Nigeria’s inflation rate rose further to 12.82 per cent in July, the highest in 27 months, as food prices continued to surge.
According to the latest consumer price index (CPI) data released by the National Bureau of Statistics (NBS) on Monday, July inflation rate rose by 0.26 per cent higher than the rate recorded in June (12.56) percent.
Nigeria’s inflation, made worse by last year’s border closure and the coronavirus pandemic, has continued to rise for months as prices of staple foods like rice, frozen foods, vegetable oil, processed foods remain high.
In the new report, the composite food index rose by 15.48 per cent in July compared to 15.18 per cent in June 2020.
“This rise in the food index was caused by increases in prices of bread and cereals, potatoes, yam, and other tubers, meat, fruits, oils and fats, and fish,” the report said.
Indicating the impact of food prices, core inflation, which excludes the prices of volatile agricultural produce, stood at 10.10 per cent in July 2020, down by 0.03 percent when compared with 10.13 percent recorded in June 2020.
“The highest increases were recorded in prices of Medical services, passenger transport by air, pharmaceutical products, hospital services, passenger transport by road, maintenance and repair of personal transport equipment, paramedical services and vehicle spare parts,” the report stated.
Inflation in states
In July, all-item inflation, when compared to June 2019, was the highest in Bauchi, Kogi, Sokoto, and Plateau States. Lagos, Adamawa, Kwara States recorded the lowest rise in headline year-on year-inflation.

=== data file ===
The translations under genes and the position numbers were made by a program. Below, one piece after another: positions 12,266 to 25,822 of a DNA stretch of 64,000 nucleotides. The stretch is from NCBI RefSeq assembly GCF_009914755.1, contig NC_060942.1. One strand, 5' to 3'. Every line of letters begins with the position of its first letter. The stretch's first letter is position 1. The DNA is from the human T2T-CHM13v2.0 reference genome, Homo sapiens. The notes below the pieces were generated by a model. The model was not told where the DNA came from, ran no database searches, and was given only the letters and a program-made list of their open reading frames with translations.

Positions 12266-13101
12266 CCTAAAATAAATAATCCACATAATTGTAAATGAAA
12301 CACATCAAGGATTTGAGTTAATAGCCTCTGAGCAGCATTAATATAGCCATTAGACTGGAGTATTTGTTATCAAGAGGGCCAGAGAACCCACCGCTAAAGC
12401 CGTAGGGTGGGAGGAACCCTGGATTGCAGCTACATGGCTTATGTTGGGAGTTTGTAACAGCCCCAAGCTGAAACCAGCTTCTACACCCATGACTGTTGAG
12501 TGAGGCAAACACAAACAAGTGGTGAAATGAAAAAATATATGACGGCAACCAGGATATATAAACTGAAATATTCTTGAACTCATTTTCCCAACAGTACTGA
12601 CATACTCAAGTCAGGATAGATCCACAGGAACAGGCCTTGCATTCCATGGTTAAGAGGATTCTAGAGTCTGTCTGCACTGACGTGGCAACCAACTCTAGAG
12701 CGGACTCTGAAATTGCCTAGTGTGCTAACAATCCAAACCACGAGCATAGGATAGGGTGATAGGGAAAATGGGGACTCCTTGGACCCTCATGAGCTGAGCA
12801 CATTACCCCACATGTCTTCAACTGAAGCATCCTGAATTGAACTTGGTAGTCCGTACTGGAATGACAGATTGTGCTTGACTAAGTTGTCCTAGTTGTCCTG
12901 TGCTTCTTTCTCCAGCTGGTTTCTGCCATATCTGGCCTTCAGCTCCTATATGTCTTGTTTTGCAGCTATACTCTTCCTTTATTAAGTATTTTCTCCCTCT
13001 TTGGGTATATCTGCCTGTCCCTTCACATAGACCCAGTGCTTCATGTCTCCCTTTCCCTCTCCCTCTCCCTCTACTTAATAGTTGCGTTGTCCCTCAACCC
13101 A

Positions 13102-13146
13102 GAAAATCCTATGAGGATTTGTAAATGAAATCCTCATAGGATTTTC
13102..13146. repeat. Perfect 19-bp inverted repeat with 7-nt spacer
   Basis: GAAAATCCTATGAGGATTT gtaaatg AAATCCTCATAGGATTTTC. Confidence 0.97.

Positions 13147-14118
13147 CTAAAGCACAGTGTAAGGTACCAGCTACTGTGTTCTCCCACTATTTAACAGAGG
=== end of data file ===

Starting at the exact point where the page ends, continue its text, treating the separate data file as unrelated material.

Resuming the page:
For food inflation, when compared to July 2019, Kogi, Sokoto, and plateau recorded the highest inflation while Adamawa, Abia, Lagos states recorded the lowest inflation.
“On month on month basis, however, July 2020 food inflation was highest in Zamfara, Kogi and Yobe, while Niger and Ogun, Lagos with Adamawa recording price deflation or negative inflation (general decrease in the general price level of food or a negative food inflation rate),” the report said.
Paul Alaje, a senior economist with SPM Professionals, said inflation rate may keep rising from what we had because all the parameters we had in 2016/2017 seem to be playing out right now.
“One was exchange rate instability which we have right now and we also have a particular situation of fall in oil global prices,” he said.
“These are major determinants that will influence what inflation will be or what inflation is in Nigeria. So what we expect in the coming period is a persistent increase in the country’s inflation.”
Responding to whether a fall in the rate should be expected soon, he said, “When we observe that December is almost here, you are worried if you will ever see a reduction inflation before the end of the year.”